The meat company must package their meat differently for two distinct buyers. When and where should the meat company plan to start packaging for commercial bulk sales again? When will the spike in retail demand ebb?
In the past, the meat producer might rely on product SKUs shipped to distribution centers in prior daily or weekly periods. But this “steady-state” demand forecasting no longer reliably informs projections in times of unprecedented disruption. Complicating matters significantly are major meat plant closures due to COVID-related employee illness, wreaking havoc across the supply chain while creating scarcity.
Is foot traffic data key to predicting the consumer goods rebound?
As Coronavirus hot spots shift from region to region and stay-at-home mandates are enforced and lifted state by state, consumer goods manufacturers will need more localized and real-time information to inform demand forecasts. Monitoring the movement of people in specific areas via cell phone data can provide cues when store and restaurant traffic will begin to pick up. Consumer intelligence providers such as Placer.ia and Cuebiq sell foot traffic data that reflect real-time locations of people based on cell phone data. Likewise, health statistics about new and declining infections by region or state may tell us to expect shifts in traffic patterns in certain locales.
Other data sources are still emerging or are yet unknown. Take, for example, streaming media: digital entertainment behemoths are providing valuable glimpses into consumer behavior via streamed content. Home security systems like RING are proving helpful to law enforcement. What secondary data sources would be useful for your industry?
There is no definitive consumer signal when business will return to normal. It varies by industry. Auto manufacturers need to order parts to make cars, and dealerships can’t open without inventory. The complexities of supply chain create an urgent need to predict demand increases, and traditional approaches aren’t enough.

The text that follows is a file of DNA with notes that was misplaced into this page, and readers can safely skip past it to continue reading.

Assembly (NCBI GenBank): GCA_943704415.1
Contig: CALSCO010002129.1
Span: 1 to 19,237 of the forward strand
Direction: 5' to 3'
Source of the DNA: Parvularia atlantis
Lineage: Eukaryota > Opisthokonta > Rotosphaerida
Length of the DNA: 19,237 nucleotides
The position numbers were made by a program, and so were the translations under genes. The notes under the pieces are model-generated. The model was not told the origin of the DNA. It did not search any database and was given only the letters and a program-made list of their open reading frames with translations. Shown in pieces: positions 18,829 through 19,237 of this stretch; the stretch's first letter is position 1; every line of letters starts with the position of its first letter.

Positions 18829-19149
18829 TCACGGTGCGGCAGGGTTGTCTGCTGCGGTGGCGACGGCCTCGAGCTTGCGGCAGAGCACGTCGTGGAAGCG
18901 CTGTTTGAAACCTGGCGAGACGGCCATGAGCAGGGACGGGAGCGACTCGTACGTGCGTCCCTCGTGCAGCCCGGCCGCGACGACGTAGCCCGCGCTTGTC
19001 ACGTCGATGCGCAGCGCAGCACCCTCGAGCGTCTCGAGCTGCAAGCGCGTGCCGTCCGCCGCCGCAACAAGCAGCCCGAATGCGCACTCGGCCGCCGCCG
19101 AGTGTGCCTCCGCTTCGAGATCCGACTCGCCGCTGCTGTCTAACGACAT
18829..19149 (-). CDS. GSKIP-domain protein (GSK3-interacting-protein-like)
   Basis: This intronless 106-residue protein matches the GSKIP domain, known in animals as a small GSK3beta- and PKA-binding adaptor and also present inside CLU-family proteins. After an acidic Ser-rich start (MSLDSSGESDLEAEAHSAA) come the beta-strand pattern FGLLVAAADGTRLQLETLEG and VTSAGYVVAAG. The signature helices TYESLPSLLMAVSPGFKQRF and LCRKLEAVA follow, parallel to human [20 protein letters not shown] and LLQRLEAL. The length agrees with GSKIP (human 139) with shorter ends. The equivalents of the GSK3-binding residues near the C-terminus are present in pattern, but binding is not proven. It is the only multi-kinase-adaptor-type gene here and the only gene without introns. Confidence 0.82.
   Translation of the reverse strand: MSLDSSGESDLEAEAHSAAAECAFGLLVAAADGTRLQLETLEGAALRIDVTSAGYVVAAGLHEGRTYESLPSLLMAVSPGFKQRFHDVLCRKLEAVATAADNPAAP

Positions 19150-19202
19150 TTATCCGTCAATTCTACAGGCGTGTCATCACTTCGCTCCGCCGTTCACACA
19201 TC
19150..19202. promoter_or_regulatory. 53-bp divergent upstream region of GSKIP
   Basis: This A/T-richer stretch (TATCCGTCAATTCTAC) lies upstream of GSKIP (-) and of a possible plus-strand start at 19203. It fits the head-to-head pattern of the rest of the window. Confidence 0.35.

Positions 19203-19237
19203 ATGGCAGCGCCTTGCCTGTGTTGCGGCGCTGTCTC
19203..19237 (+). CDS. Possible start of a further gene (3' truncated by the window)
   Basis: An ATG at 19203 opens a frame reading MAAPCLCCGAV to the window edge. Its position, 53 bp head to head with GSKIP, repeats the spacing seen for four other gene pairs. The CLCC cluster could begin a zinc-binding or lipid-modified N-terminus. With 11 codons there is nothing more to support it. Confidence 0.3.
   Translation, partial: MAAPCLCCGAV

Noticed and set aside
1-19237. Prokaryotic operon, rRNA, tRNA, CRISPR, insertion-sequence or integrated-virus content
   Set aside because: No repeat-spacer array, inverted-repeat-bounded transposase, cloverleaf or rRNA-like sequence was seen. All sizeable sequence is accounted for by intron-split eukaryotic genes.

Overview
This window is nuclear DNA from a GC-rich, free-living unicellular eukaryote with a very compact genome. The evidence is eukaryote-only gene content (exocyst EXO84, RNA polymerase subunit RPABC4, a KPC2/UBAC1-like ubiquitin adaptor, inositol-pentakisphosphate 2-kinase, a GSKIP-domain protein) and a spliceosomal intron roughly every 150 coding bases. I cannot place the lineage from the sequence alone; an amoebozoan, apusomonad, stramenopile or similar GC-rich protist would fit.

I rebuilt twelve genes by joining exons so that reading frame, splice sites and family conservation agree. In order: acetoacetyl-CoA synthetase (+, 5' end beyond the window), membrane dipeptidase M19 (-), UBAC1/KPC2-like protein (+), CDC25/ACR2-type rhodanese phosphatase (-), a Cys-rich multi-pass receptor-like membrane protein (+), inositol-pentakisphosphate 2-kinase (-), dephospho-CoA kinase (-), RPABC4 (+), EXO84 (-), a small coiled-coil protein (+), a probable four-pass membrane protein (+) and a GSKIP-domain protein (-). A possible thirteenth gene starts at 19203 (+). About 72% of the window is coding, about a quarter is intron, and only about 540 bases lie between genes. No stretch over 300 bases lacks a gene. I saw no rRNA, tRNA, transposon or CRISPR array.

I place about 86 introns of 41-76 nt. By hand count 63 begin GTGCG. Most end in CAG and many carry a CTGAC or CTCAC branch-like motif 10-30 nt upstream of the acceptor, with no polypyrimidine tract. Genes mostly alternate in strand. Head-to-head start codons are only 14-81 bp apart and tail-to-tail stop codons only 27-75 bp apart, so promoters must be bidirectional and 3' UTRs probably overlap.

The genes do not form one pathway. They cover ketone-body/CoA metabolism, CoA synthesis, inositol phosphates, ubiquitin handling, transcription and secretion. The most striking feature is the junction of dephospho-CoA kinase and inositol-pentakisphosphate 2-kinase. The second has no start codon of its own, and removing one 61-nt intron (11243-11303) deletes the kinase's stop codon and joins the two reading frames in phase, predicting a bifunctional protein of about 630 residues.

Build your big data skillsets before competitors do it first
Eighty percent of executives say they will lose competitive advantage if they don’t use data effectively.1 Moreover, consulting firm McKinsey & Company published a new guide (“The Restart,” May 2020) outlining specific actions CEOs should take to effectively reignite their business economies. Core to each step? Data. That said, reality bites: only 31% of companies claim to be data-driven. 2
For companies that attempt this new way of demand forecasting with internal teams, be prepared: there is no magic bullet. Teams should possess a combination of data science, data engineering, and advanced analytics. Companies across industries – but particularly mainstream consumer brands – are intent on learning how consumers’ “fear factor” might impact future purchasing behavior. As such, they are elevating the need for AI and machine learning as acquiring, integrating, and analyzing secondary data become ritualized in forecasting processes.
Rob Saker, a retail and CPG leader at Databricks, a technology partner to Wavicle, asserts that demand forecasting at finer levels of granularity will almost certainly require new modeling techniques. “To perform good data science, data is properly aligned with the algorithms employed. But there isn’t always just one solution to a problem – some may work better at one time than at others,” he says. “With each training and forecasting cycle, and as new data arrives, the evaluation of multiple techniques will be necessary.”
For a more technical view of fine-grained demand forecasting, read Databricks’ recent article “New Methods for Improving Supply Chain Forecasting.”
It’s time to optimize the value of your predictions
The Coronavirus pandemic is a watershed event to rethink how demand forecasting is done, because the massive disruption caused by COVID-19 may not be our last. As such, data-savvy companies are experimenting with their models to more effectively learn how to expect the unexpected.
Here’s the silver lining: many businesses will start taking incremental steps to think about risk management differently, and will do it better over time. Using advanced analytics to predict when and how your business rebounds after extreme events will become a new standard for business continuity planning. And for leaders in competitive industries, big data will differentiate those who merely fight for survival and those who thrive in the face of adversity.
1 CIO Review
2 Harvard Business Review